Top 2 Macbeth quotes

  • "The raven himself is hoarse

    That croaks the fatal entrance of Duncan

    Under my battlements. Come, you spirits

    That tend on mortal thoughts, unsex me here,

    And fill me from the crown to the toe top-full

    Of direst cruelty. Make thick my blood,

    Stop up th’access and passage to remorse,

    That no compunctious visitings of nature

    Shake my fell purpose, nor keep peace between

    Th’ effect and it. Come to my woman’s breasts,

    And take my milk for gall, you murd’ring ministers,

    Wherever in your sightless substances

    You wait on nature’s mischief. Come, thick night,

    And pall thee in the dunnest smoke of hell,

    That my keen knife see not the wound it makes,

    Nor heaven peep through the blanket of the dark,

    To cry ‘Hold, hold!’"

    - Lady Macbeth, Act 1, Scene 5

    This is Lady Macbeth's first soliloquy and it occurs just as she has learned about Macbeth's prophecy as well as the arrival of the king. Many characters in the play often link masculinity with cruelty, and none of the characters do so more than Lady Macbeth. In this haunting prayer, she prays to the devils around so that they may change the parts of her that make her a woman and instead replace them with something cruel. The language's sexual tone is also deliberate since the prevailing idea at the time was that women became witches by having sex with demons and ghosts, which is what Lady Macbeth seems to be insinuating.

  • "If it were done when ’tis done, then ’twere well

    It were done quickly. If th’assassination

    Could trammel up the consequence, and catch

    With his surcease success: that but this blow

    Might be the be-all and the end-all, here,

    But here upon this bank and shoal of time,

    We’d jump the life to come. But in these cases

    We still have judgement here, that we but teach

    Bloody instructions which, being taught, return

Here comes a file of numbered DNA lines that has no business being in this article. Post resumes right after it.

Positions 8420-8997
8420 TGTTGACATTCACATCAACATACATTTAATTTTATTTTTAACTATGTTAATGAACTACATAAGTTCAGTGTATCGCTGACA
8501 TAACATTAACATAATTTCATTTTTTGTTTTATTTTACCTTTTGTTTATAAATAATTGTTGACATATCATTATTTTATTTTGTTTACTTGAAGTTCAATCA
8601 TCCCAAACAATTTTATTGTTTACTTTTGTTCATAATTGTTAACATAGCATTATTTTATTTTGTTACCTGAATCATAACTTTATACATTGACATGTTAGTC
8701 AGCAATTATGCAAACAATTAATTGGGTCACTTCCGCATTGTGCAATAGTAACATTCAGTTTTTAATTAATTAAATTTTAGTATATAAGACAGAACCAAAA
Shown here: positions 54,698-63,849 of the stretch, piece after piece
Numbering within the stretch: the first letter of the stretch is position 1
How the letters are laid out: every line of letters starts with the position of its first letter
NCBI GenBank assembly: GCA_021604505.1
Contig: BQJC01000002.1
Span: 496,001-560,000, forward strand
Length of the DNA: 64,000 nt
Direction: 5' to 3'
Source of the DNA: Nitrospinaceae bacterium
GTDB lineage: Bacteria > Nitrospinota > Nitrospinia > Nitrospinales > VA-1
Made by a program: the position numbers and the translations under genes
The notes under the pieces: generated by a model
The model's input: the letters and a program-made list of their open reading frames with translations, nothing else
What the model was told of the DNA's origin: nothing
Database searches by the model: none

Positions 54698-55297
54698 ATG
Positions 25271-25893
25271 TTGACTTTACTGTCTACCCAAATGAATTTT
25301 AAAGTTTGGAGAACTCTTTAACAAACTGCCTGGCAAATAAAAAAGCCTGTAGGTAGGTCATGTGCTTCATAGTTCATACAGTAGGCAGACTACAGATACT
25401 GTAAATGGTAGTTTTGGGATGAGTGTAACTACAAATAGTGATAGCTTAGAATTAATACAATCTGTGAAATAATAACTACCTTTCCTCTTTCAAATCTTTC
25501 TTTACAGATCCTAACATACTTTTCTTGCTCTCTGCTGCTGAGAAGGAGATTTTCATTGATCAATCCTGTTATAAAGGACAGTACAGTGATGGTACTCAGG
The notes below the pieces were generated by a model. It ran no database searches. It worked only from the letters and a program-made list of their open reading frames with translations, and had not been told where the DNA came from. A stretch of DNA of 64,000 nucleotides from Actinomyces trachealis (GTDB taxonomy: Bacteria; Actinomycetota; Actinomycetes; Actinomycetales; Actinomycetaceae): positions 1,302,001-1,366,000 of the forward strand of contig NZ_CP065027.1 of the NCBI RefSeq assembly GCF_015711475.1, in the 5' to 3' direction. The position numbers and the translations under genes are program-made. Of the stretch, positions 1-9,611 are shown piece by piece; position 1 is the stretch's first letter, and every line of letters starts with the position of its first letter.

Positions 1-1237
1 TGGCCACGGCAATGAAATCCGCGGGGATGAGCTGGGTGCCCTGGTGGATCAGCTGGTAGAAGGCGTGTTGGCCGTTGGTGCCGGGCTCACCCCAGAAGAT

To plague th’inventor. This even-handed justice

    Commends th’ingredience of our poisoned chalice

    To our own lips. He’s here in double trust:

    First, as I am his kinsman and his subject,

    Strong both against the deed; then, as his host,

    Who should against his murderer shut the door,

    Not bear the knife myself. Besides, this Duncan

    Hath borne his faculties so meek, hath been

    So clear in his great office, that his virtues

    Will plead like angels, trumpet-tongued against

    The deep damnation of his taking-off,

    And pity, like a naked new-born babe,

    Striding the blast, or heaven’s cherubin, horsed

    Upon the sightless couriers of the air,

    Shall blow the horrid deed in every eye

    That tears shall drown the wind. I have no spur

    To prick the sides of my intent, but only

    Vaulting ambition which o’erleaps itself

    And falls on th’other."

    - Macbeth, Act 1, Scene 7

    Macbeth begins to experience doubt about his plans to murder his king. He considers how well he has been treated by Duncan, who is not only his king but also his relative and an honorable man. Macbeth foreshadows his own destruction and ruin as he says that people have to pay the price of their sins in their own lifetime. This resolve to not murder the king is shortly broken at the firm and insistent words of Lady Macbeth.